Monday, 12 October 2009

The World Without Us - Alan Weisman

This book gets sorted to the top of two piles. The first is the pile of most interesting books I have read about a world without people (largely because it is the only book I possess or have read on this subject). The second is the pile of most depressing books I have ever read.

No living thing exists without changing the world around them in some small fashion. That’s what life does. However, over millions of years it has developed to create a complex web of interdependence, new species evolve to fill empty niches. There have been explosions of life and mass extinctions. Until now only once in the past has the world been so radically altered that the legacy has lasted through billions of years – when algae began to pump out so much oxygen the only place left for it to go was the atmosphere.

We take oxygen for granted. Most life on the planet depends on it (and those things that don’t have a relationship with those that do). But that change to an atmosphere with oxygen was a step in the evolution of life and it gave rise to new life. The by-products of human existence, however, are like the cold hand of death. We have produced poisons that will still be present long after humanity has become extinct; long after the planet’s atmosphere has been stripped away. Indeed, they will still be here when the Sun expands and the Earth is destroyed.

This has been done already. And along the way we have turned fertile land into deserts, dried up rivers and seas, killed off whole species for sport or fashion, and strewn our filth into every corner from the highest mountain peak to the deepest ocean trench. Every living creature contains chemical toxins we have produced. If we, as a species, were to disappear tomorrow, the cancerous ulceration of our presence would be here for in some form or other until the very end of the world.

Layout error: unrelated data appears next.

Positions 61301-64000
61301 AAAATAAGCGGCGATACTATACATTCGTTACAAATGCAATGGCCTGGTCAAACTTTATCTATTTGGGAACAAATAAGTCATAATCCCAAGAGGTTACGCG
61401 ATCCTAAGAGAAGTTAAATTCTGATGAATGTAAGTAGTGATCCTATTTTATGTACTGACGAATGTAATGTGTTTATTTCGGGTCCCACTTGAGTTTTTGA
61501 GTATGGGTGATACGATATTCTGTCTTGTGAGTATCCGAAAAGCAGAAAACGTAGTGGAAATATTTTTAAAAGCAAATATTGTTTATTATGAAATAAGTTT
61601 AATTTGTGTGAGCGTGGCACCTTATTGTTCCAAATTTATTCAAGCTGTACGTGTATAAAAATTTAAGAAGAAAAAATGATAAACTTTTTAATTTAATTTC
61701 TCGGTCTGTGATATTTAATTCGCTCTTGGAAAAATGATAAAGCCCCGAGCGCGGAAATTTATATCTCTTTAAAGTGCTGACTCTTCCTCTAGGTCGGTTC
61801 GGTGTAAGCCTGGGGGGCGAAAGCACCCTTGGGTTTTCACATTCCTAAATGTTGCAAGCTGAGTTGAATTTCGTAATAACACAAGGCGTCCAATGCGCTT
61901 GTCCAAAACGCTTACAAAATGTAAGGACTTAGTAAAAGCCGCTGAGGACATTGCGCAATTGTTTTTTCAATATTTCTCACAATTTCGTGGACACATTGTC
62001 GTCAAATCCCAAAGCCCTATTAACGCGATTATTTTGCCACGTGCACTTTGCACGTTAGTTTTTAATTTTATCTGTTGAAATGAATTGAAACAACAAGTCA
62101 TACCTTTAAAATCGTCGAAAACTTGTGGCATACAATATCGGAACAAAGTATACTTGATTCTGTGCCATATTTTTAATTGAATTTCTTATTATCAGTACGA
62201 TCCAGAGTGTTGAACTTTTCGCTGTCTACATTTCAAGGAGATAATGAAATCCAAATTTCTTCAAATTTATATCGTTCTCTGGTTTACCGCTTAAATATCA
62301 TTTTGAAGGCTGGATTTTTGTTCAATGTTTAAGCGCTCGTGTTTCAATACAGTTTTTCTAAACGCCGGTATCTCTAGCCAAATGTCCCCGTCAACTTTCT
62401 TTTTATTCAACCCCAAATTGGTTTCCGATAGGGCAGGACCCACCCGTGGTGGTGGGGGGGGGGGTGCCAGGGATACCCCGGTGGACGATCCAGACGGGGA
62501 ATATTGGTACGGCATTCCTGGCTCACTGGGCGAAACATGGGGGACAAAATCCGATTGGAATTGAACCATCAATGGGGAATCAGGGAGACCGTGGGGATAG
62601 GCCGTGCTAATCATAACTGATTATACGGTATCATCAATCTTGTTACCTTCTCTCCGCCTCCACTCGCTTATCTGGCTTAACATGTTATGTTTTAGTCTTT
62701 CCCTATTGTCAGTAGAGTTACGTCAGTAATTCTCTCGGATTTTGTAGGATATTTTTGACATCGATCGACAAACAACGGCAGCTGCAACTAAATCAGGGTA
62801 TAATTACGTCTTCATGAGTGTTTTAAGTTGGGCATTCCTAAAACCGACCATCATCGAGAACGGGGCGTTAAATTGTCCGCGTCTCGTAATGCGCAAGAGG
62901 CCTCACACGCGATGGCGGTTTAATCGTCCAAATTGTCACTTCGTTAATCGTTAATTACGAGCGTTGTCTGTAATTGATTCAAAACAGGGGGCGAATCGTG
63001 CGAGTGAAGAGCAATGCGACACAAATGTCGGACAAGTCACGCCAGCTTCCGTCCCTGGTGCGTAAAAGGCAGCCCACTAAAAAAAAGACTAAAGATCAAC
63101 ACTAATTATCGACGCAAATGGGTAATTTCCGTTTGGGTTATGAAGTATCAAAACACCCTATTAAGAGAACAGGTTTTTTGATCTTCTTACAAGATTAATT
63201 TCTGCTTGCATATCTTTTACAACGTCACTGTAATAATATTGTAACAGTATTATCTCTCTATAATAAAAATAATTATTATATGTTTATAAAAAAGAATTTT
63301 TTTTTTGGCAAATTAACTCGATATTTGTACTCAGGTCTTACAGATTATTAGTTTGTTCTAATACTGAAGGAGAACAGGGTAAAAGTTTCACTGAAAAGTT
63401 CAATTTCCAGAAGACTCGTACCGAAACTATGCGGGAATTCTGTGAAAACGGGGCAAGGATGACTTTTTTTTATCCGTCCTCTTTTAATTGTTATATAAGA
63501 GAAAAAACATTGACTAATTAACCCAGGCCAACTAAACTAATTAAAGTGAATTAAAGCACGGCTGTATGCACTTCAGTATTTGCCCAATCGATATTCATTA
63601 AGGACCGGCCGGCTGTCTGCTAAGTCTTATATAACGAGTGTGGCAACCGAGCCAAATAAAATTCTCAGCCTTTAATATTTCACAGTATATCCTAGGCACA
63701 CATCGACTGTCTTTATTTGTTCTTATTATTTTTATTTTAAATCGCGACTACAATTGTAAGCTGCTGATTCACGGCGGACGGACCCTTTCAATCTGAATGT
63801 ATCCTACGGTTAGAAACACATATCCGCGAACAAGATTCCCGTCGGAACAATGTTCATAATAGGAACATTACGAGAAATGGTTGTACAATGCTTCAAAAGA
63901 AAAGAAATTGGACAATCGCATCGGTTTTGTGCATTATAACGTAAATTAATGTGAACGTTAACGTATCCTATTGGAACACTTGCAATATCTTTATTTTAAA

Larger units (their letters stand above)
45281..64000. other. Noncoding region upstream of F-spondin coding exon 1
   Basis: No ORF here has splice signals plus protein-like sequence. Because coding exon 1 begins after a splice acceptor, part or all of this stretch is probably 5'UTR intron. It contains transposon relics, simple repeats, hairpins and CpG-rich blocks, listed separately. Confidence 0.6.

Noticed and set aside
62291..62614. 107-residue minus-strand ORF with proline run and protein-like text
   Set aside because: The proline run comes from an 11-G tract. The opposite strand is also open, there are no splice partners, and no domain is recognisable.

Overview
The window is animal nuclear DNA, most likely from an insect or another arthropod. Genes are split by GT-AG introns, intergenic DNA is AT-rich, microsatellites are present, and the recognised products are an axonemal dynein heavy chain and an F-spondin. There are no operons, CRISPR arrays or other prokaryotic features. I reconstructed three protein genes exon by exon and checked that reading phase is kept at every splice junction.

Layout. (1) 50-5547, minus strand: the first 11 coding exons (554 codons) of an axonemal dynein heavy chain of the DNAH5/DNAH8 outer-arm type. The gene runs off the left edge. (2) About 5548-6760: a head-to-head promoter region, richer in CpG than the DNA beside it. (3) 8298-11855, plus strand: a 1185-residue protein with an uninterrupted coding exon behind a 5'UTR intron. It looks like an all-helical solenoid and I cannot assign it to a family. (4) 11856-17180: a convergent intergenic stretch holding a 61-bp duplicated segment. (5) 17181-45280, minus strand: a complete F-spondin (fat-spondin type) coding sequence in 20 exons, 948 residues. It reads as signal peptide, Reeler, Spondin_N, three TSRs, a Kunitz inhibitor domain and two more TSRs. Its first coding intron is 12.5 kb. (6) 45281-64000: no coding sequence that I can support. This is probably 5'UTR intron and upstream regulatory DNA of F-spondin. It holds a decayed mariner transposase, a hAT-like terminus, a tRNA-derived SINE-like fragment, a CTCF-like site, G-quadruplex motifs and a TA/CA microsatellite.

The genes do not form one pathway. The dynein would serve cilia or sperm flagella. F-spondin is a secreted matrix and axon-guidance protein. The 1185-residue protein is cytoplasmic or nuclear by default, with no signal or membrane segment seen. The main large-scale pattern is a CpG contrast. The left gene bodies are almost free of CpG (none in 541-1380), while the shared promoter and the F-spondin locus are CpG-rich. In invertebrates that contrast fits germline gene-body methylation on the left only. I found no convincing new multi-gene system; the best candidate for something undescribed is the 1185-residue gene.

Weisman’s book is well researched (if at times tiresomely undermined by his propensity for introducing people as if they were characters in a badly written novel). Each chapter is an essay that looks at one strand of the human legacy. It points out that all the things we hold to be good and noble about our species would last a few centuries (all that art work and architecture, all that music, literature, and so on – useless without us anyway). All that is thoughtless, careless, and born out of greed will carry on poisoning the planet for thousands and millions of years to come.

Perhaps the most depressing thing about this book is that there is nothing much in it that is new. All this stuff is well known to scientists, technologists, and politicians (well, maybe not politicians as most of them as thick as pig shit and a lot less useful) but nothing is done about it. Individuals can make a choice in some countries, but whilst we allow greed to be enshrined in our political and legal systems, things will only get worse.

Despite the extra layer of gloom this settled around me, it is nonetheless a book I would recommend. It is, on the whole, well-written. It covers a great deal of ground, conveying complex ideas without once resorting to jargon. At no point does it go for sensationalism – it doesn’t need to. It is certainly thought provoking. Read. Consider. And then look at all the plastic that surrounds you.